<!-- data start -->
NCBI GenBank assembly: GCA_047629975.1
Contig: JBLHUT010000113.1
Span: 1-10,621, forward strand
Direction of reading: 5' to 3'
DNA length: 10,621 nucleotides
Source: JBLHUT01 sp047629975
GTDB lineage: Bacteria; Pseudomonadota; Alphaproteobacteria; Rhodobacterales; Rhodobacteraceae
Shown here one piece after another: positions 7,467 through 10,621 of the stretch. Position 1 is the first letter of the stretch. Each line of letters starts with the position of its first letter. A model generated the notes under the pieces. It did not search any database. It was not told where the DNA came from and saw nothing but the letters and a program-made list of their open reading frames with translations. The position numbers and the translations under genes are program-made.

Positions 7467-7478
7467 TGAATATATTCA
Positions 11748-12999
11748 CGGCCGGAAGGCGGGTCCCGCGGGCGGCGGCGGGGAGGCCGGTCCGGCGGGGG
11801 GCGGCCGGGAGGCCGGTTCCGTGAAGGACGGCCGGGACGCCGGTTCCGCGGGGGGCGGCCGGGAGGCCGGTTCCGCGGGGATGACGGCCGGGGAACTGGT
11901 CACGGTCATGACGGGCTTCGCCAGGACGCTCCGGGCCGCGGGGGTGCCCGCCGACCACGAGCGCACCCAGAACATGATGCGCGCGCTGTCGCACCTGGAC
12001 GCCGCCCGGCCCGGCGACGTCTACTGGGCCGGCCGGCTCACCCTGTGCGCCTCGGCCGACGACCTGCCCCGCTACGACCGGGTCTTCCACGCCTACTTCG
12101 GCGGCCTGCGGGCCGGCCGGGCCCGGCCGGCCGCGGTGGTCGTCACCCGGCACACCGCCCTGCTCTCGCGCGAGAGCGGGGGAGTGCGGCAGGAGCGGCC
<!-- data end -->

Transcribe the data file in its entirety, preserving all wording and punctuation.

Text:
NCBI GenBank assembly: GCA_047629975.1
Contig: JBLHUT010000113.1
Span: 1-10,621, forward strand
Direction of reading: 5' to 3'
DNA length: 10,621 nucleotides
Source: JBLHUT01 sp047629975
GTDB lineage: Bacteria; Pseudomonadota; Alphaproteobacteria; Rhodobacterales; Rhodobacteraceae
Shown here one piece after another: positions 7,467 through 10,621 of the stretch. Position 1 is the first letter of the stretch. Each line of letters starts with the position of its first letter. A model generated the notes under the pieces. It did not search any database. It was not told where the DNA came from and saw nothing but the letters and a program-made list of their open reading frames with translations. The position numbers and the translations under genes are program-made.

Positions 7467-7478
7467 TGAATATATTCA
Positions 11748-12999
11748 CGGCCGGAAGGCGGGTCCCGCGGGCGGCGGCGGGGAGGCCGGTCCGGCGGGGG
11801 GCGGCCGGGAGGCCGGTTCCGTGAAGGACGGCCGGGACGCCGGTTCCGCGGGGGGCGGCCGGGAGGCCGGTTCCGCGGGGATGACGGCCGGGGAACTGGT
11901 CACGGTCATGACGGGCTTCGCCAGGACGCTCCGGGCCGCGGGGGTGCCCGCCGACCACGAGCGCACCCAGAACATGATGCGCGCGCTGTCGCACCTGGAC
12001 GCCGCCCGGCCCGGCGACGTCTACTGGGCCGGCCGGCTCACCCTGTGCGCCTCGGCCGACGACCTGCCCCGCTACGACCGGGTCTTCCACGCCTACTTCG
12101 GCGGCCTGCGGGCCGGCCGGGCCCGGCCGGCCGCGGTGGTCGTCACCCGGCACACCGCCCTGCTCTCGCGCGAGAGCGGGGGAGTGCGGCAGGAGCGGCC